Wellcome Trust funds Sprint project for further two years
The Wellcome Trust has agreed to fund the Sprint project for a further two years, ensuring further development for the software that allows scientists to concentrate on research problems rather than computer problems.
Gene analysis is becoming increasingly complex and can be greatly enhanced by exploiting the power of HPC, but the software can be difficult for researchers to use. To allow greater access to the benefits of HPC, EPCC and the Division of Pathway Medicine at the University of Edinburgh developed a prototype framework called Sprint, which allows biostatisticians to more easily exploit HPC systems.
The Wellcome Trust has now funded the Sprint project for a further two years. This will allow the development of the Sprint framework and for a number of commonly used functions to be added to enable its use by a wide community.
Sprint (Simple Parallel R INTerface) is an easy-to-use parallel version of R, a statistical language that processes the data gleaned from microarray analysis, a technique which allows the simultaneous measurement of thousands to millions of genes or sequences across tens to thousands of different samples.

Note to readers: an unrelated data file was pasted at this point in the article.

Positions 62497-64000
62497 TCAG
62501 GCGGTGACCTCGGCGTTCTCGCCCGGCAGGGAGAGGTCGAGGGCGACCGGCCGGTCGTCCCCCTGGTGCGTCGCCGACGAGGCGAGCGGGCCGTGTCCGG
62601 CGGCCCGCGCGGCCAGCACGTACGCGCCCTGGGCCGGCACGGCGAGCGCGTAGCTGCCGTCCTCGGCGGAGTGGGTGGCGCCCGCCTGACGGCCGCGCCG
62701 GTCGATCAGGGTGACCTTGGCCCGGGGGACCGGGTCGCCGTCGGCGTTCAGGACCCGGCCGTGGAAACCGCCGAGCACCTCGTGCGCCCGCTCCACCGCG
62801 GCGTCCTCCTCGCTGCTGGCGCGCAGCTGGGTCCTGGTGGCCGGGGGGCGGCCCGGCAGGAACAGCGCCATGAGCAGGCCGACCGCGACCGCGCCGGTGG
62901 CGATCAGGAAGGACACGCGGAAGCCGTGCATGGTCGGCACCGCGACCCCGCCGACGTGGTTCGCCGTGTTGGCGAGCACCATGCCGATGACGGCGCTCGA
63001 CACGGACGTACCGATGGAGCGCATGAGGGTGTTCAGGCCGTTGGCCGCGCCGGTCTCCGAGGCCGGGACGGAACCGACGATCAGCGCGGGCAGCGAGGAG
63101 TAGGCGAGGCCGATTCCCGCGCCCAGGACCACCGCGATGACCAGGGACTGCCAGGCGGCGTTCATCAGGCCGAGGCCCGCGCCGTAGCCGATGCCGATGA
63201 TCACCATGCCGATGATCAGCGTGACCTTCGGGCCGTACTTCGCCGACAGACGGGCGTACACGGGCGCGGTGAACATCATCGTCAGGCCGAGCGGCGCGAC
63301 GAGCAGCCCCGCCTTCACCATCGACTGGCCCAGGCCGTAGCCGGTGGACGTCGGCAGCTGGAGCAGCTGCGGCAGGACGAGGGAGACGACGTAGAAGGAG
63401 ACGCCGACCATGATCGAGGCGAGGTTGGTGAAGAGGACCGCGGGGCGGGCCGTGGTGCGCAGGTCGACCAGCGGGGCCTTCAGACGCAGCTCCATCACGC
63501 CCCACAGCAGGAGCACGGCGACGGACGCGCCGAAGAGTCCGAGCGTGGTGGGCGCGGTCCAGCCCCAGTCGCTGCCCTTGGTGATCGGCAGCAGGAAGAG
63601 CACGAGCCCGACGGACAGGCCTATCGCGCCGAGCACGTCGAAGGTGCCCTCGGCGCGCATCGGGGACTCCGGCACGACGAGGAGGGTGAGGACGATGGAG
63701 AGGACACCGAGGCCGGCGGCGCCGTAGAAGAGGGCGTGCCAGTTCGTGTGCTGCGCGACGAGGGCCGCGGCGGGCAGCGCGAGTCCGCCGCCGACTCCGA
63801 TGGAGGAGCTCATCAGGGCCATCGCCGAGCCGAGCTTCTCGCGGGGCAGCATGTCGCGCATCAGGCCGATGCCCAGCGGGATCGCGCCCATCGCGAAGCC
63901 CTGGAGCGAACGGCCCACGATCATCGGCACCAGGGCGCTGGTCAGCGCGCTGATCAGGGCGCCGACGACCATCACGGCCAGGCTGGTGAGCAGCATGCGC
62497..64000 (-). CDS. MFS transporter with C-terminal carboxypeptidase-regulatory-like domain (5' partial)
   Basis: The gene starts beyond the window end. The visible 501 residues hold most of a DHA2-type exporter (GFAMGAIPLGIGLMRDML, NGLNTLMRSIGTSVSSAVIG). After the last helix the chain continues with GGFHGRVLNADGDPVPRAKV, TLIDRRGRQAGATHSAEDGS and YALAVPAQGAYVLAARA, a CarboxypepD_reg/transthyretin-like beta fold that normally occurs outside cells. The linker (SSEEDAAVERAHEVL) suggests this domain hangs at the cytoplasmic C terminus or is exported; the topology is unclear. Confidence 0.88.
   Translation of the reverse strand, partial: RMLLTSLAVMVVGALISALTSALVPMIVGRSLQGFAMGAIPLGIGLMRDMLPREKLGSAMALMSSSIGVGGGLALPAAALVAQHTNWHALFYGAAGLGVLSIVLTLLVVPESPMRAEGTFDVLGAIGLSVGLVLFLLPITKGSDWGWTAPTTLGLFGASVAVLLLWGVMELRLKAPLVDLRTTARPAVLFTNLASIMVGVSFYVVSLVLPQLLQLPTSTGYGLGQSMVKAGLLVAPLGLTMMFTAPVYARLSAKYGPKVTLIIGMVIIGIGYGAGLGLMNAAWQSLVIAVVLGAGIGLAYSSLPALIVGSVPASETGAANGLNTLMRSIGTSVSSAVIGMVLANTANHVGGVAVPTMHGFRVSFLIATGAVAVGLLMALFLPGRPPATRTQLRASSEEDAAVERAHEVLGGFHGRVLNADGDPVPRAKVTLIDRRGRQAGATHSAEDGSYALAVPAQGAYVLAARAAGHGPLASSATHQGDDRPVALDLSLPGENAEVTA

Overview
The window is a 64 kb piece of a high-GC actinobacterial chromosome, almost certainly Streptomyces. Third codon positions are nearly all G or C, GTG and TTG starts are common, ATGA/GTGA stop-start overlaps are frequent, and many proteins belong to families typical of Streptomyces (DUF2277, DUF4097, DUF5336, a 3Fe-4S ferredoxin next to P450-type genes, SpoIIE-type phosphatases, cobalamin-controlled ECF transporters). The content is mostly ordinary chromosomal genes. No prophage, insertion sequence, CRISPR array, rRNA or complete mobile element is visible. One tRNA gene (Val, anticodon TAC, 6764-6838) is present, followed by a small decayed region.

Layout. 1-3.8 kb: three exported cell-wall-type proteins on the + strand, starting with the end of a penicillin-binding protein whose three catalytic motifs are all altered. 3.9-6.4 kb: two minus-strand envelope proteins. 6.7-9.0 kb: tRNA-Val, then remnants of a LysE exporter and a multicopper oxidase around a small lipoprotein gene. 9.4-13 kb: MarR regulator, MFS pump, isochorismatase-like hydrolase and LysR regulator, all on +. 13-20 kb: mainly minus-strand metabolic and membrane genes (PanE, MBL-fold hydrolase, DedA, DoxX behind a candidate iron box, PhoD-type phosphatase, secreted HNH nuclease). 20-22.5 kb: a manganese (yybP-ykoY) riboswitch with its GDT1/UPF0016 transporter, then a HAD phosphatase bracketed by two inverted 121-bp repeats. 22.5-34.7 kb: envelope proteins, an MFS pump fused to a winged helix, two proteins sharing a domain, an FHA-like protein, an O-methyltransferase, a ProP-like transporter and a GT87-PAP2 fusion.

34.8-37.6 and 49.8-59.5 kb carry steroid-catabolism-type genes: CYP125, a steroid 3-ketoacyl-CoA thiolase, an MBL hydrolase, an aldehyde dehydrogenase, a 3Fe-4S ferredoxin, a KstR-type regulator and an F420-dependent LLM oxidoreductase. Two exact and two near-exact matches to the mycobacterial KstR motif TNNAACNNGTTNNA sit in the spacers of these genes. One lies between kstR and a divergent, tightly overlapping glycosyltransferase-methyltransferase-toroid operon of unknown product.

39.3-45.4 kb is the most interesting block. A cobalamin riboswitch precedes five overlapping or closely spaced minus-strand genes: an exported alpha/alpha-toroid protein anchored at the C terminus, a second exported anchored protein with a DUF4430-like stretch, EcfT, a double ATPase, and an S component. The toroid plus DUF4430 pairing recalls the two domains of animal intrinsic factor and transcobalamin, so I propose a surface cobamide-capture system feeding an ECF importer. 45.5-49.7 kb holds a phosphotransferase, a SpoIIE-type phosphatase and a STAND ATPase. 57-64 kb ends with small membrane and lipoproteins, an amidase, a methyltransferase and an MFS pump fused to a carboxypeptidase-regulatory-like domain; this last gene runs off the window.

Processing the data that is produced by microarray analysis tests the limits of existing bioinformatics computing infrastructure. A solution is to use HPC systems, which offer more processors and memory than desktop computer systems.
However, R must be able to utilise multiple processors if it is to fully exploit the power of HPC systems to analyse genomic data. There are existing modules that enable R to do this, but they are either difficult for HPC novices or cannot be used to solve certain classes of problem. Sprint allows parallelised functions to be added to R without the need to master parallel programming methods, enabling the easy exploitation of HPC systems.
Professor Peter Ghazal, director of the Division of Pathway Medicine, says: 'Sprint will greatly increase the computing power available to many researchers and is therefore a unique opportunity to accelerate the discovery of the genes linked to diseases.'